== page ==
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Am J Phys Anthropol. 2011 Oct;146(2):313-8. doi: 10.1002/ajpa.21580. Epub 2011 Aug 11.

Brief communication: why sleep in a nest? Empirical testing of the function of simple shelters made by wild chimpanzees.

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Leverhulme Centre for Human Evolutionary Studies, Department of Biological Anthropology, University of Cambridge, Henry Wellcome Building, Fitzwilliam Street, CB2 1QH, UK.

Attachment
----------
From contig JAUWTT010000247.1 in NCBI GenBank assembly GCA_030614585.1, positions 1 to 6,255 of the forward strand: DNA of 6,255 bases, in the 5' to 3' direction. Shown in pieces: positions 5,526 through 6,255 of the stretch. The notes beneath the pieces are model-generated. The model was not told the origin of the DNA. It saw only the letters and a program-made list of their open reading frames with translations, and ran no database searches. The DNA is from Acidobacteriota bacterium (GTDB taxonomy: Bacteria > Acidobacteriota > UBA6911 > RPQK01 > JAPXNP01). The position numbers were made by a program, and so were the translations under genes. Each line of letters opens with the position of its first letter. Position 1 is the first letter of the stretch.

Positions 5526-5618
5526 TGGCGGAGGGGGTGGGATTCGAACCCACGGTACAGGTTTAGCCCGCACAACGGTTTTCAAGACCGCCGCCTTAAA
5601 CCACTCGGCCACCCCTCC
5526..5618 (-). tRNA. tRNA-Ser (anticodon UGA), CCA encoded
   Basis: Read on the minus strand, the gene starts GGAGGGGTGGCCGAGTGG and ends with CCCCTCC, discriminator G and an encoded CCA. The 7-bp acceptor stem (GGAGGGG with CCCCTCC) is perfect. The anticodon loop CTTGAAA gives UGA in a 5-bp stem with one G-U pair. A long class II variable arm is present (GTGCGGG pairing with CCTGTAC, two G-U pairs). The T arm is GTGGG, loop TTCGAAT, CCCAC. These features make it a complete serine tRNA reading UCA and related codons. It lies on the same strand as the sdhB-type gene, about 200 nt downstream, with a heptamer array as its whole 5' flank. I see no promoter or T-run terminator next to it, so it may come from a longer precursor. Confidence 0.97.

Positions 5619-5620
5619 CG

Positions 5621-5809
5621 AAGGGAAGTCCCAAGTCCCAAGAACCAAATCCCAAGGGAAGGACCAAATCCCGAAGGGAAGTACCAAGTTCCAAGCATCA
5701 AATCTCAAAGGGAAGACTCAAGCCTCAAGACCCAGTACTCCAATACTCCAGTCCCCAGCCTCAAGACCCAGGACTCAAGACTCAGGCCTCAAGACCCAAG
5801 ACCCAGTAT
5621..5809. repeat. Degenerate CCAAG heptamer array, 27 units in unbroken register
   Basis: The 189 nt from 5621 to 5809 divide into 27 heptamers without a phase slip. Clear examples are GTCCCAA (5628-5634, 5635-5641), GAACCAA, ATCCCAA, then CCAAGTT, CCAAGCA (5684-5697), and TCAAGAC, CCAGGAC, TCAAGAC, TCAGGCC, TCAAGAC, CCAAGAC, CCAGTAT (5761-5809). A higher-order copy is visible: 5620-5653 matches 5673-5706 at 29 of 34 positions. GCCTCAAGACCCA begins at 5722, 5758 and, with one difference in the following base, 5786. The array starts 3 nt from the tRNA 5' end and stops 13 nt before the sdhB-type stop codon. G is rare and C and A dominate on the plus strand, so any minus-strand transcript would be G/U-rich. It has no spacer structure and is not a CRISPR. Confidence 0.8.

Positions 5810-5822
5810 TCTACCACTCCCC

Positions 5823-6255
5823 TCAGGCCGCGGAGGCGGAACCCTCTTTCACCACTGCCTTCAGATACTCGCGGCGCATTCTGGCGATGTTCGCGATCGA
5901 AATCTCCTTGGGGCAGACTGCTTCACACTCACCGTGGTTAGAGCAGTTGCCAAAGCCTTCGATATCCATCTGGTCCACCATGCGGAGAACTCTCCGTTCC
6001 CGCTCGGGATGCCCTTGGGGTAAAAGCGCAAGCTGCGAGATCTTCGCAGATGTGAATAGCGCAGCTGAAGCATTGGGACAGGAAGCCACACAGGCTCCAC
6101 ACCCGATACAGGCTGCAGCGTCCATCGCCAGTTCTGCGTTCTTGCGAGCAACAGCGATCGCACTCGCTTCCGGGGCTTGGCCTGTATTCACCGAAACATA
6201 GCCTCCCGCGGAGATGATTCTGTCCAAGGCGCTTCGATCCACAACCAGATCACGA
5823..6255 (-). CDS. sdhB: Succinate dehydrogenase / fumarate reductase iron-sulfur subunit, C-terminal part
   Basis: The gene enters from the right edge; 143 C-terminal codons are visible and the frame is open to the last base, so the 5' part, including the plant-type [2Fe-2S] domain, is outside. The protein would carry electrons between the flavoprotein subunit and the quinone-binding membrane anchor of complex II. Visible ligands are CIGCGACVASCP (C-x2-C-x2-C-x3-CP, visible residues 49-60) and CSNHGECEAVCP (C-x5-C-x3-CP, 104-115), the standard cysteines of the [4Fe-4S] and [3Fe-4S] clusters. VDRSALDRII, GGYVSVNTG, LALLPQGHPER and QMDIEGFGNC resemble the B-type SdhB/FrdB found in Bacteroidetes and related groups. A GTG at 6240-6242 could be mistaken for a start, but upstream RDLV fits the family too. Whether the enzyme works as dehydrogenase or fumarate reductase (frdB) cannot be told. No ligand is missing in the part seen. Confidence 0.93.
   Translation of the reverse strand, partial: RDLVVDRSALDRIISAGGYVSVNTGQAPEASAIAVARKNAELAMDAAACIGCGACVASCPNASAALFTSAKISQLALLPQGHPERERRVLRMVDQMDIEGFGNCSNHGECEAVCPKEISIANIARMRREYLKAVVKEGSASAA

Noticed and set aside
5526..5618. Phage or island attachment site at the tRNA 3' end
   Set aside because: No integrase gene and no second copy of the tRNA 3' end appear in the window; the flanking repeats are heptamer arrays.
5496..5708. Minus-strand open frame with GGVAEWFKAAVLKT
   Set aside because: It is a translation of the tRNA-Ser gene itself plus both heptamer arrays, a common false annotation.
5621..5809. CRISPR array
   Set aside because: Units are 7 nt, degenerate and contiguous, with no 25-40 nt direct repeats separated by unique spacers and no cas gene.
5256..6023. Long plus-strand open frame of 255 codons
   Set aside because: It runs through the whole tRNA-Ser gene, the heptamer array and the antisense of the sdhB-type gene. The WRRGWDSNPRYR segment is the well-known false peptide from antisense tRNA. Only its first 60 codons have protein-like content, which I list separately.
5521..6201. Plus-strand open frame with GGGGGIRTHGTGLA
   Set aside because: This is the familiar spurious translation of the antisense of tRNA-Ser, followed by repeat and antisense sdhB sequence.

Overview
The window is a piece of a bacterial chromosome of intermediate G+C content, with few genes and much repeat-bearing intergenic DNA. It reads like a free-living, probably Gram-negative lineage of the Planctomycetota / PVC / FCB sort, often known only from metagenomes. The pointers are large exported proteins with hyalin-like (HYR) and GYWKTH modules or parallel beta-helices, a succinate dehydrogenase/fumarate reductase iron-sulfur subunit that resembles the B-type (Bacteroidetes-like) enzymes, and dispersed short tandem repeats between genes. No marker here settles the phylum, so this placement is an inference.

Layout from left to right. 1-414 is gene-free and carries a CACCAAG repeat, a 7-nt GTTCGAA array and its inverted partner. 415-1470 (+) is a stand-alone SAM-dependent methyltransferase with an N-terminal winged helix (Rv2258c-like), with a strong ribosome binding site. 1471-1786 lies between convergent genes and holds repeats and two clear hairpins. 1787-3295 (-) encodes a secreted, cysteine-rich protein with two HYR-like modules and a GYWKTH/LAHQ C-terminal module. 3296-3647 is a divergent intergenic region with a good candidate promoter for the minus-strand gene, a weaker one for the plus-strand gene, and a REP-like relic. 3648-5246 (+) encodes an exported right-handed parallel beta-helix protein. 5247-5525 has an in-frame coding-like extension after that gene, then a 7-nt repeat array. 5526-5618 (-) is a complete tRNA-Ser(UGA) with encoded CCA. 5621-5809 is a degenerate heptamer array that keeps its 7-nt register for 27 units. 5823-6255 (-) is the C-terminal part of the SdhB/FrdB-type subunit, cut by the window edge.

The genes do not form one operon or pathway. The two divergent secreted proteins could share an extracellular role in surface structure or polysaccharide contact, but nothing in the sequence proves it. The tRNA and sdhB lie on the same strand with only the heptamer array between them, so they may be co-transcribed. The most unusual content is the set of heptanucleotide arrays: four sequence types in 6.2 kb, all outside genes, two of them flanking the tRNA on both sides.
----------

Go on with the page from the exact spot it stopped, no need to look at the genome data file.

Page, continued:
All great apes build nightly a structure ("nest" or "bed") that is assumed to function primarily as a sleeping-platform. However, several other nest function hypotheses have been proposed: antipredation, antipathogen, and thermoregulation. I tested these simple shelter functions of chimpanzee nests in an experiment for which I was the subject in Fongoli, Senegal. I slept 11 nights in chimpanzee nests and on the bare ground to test for differences in sleep quality, potential exposure to disease through bites from possible vectors, and insulation. No difference was found in the total amount of sleep nor in sleep quality; however, sleep was more disturbed on the ground. Differences in sleep disturbance between arboreal and ground conditions seemed primarily due to causes of anxiety and alertness, e.g., vocalizations of terrestrial mammals. Arboreal nest-sleeping seems to reduce risk of bites from possible disease vectors and provide insulation in cold conditions. This preliminary, but direct, test of chimpanzee nest function has implications for the evolutionary transition from limb-roosting to nest-reclining sleep in the hominoids, and from tree-to-ground sleep in the genus Homo.

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